Happily, I am now set up to work from home. And work from home I did. That made it easy for me to take care of myself and keep working. The work-life has been improving with the ability to work from home. Of course, it came at a cost. I had to get another desk, fit it up with monitors, and my employer did the rest. Now I can just plug my laptop into the docking station and I am set for work when it snows and when I’m sick. And I have a long strong hope that I can make work from home the rule rather than the exception.
Our culture expects us to work and keep working. That’s why we see all the meds at the front of the supermarket, the pharmacy and convenience stores. Location says priorities, right? Just as we enter the store we see cough medicine, flu medicine, pain relieves and on and on. All of that is to keep us working, and it’s not to keep us living. Living seems to be something reserved for other people who are better qualified. Those people *own* the businesses we work for.
Half the battle of living is getting good food. But the debauchery in our food markets is unbelievable. The food we see in the market is made for shelf life, not human life. This Scientific American article, Broccoli Is Dying. Corn Is Toxic. Long Live Microbiomes!, proves the point with the following passage:
Food writer Mark Bittman has argued that because food is defined as “a substance that provides nutrition and promotes growth” and poison is a substance “that promotes illness,” then “much of what is produced by industrial agriculture is, quite literally, not food but poison.” While that may be an extreme statement, our food system is arguably at risk for several reasons, including the increasing use of herbicides and pesticides; the rise of genetically modified organisms (GMOs); and climate change.
So we must start by eating less. Really. I’ve lost 10 pounds just by eating less. Just by noticing that I’m not hungry, why eat? I’ve also cut out a lot of carbs just to stay awake. I’ve noticed how sleepy I feel with just a serving of chips, baked pita bread, or some other comfort food. That’s my body trying to keep the sugar converted from the comfort food from flooding my bloodstream.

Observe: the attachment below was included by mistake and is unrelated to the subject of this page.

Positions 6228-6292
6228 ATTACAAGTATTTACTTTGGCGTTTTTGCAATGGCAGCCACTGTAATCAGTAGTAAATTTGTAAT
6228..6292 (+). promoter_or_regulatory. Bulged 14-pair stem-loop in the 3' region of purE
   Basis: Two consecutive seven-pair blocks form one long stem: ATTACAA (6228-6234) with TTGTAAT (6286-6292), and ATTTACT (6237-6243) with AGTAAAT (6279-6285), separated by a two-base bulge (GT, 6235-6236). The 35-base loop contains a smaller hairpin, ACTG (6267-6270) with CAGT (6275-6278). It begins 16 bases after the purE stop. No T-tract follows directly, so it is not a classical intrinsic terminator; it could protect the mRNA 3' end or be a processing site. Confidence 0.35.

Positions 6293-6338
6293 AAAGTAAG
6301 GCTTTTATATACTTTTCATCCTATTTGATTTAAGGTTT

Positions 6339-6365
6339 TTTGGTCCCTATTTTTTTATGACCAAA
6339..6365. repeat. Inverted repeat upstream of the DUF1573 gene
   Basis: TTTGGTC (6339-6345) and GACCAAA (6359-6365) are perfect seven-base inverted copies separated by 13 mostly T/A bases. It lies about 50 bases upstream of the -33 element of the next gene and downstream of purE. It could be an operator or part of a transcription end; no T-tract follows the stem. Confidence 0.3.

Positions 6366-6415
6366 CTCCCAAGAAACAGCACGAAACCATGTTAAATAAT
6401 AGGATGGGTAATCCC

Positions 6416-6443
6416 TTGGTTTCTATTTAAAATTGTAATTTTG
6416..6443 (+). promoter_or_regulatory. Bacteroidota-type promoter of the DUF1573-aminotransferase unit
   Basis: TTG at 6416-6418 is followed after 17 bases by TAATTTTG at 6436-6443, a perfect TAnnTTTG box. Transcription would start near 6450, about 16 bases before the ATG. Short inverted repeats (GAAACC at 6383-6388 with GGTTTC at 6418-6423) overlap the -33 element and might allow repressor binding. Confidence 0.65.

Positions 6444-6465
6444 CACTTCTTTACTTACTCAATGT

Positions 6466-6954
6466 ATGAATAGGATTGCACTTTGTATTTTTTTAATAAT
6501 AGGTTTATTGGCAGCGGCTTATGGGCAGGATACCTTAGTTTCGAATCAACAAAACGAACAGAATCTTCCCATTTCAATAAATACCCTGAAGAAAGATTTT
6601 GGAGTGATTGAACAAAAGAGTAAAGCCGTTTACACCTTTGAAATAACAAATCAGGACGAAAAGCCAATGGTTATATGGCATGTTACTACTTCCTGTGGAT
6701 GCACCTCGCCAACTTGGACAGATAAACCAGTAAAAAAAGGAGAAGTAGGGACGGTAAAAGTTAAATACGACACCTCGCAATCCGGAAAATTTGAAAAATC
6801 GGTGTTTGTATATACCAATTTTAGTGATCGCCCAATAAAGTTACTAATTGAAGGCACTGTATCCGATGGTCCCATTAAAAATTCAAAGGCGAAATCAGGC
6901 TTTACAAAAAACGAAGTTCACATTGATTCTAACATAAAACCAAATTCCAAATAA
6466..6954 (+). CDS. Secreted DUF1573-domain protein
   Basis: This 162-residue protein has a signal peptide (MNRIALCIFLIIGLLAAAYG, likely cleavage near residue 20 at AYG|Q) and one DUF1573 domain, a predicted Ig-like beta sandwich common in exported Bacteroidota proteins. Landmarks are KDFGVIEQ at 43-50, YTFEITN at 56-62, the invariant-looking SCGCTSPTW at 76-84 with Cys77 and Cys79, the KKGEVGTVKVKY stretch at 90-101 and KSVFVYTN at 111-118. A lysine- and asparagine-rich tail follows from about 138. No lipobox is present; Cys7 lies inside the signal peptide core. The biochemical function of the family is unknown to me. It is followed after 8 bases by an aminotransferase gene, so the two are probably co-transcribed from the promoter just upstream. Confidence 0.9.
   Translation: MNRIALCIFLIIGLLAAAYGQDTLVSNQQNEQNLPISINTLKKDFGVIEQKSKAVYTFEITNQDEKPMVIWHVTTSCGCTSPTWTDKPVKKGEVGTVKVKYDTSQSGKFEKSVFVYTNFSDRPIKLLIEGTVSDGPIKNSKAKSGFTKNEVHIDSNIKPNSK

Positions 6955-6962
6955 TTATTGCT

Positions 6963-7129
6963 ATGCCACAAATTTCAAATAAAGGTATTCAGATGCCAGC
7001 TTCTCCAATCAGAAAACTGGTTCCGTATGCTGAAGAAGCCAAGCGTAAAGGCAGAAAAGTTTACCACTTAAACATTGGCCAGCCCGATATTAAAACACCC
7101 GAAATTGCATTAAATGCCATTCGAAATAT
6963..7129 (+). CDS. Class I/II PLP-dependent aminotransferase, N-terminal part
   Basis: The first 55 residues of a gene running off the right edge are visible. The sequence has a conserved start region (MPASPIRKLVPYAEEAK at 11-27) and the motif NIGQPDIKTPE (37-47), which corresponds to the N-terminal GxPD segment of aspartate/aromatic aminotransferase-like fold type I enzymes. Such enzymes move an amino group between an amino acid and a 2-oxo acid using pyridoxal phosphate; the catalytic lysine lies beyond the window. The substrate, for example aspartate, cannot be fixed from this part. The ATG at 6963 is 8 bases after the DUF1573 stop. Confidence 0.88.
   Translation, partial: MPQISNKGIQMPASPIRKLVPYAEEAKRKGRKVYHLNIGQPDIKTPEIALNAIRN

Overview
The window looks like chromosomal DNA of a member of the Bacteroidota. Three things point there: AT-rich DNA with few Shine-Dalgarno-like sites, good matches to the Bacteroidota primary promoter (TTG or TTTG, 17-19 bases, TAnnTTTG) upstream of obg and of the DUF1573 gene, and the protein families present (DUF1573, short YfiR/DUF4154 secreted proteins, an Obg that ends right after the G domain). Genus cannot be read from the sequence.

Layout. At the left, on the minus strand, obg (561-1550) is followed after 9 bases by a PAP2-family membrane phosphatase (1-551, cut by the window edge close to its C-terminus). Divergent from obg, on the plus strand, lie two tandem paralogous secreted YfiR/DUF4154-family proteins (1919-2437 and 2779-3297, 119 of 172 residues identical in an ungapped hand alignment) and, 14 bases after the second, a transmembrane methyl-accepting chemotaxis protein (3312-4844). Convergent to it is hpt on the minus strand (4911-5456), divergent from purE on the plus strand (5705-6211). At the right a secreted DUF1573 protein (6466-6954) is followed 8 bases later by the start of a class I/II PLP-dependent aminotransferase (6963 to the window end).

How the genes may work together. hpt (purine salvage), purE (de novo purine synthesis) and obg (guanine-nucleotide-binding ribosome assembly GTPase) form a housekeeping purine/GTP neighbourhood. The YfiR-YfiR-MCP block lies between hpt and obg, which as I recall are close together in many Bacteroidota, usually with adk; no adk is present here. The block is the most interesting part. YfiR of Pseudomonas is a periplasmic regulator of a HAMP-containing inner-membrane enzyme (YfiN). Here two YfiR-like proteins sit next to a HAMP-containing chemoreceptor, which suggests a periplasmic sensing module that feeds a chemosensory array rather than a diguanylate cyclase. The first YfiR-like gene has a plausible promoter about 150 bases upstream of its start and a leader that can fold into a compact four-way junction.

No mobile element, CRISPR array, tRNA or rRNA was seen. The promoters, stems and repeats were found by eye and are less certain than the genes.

We can also avoid food that comes in a package. All that packaged food requires advertising. Ever notice all the processed food advertising on TV? When I’m watching TV, I run a subroutine in my brain that says, “If I see it advertised on TV, I don’t need it.” I run it with extra emphasis on food when it’s advertised. Doritos, cupcakes, and fast food are blotted out before they can even get to my subconscious. I just assume that I don’t need them. And I don’t seek them out.
Food that comes in a peel, like bananas, avocados, tomatoes, potatoes, etc, that’s what we should be seeking. That’s a nice package. We must become willing to prepare our food ourselves. Having a partner who has the time to prepare food is a way to make our food lives better. I support my partner by working, she prepares the food for the family. I’m not a very good cook, but if the roles were reversed, I’d be hip-deep into food preparation.
Fighting off colds and other seasonal illnesses are par for the course. We’re all bound to get sick now and again. But getting sick doesn’t mean we need to run to the pharmacy. Let your food be the pharmacy. When we’re sick, our body is saying it’s time to slow down, it’s time for a break. Time to rest. Time to sleep and gather up the energy we need to live again.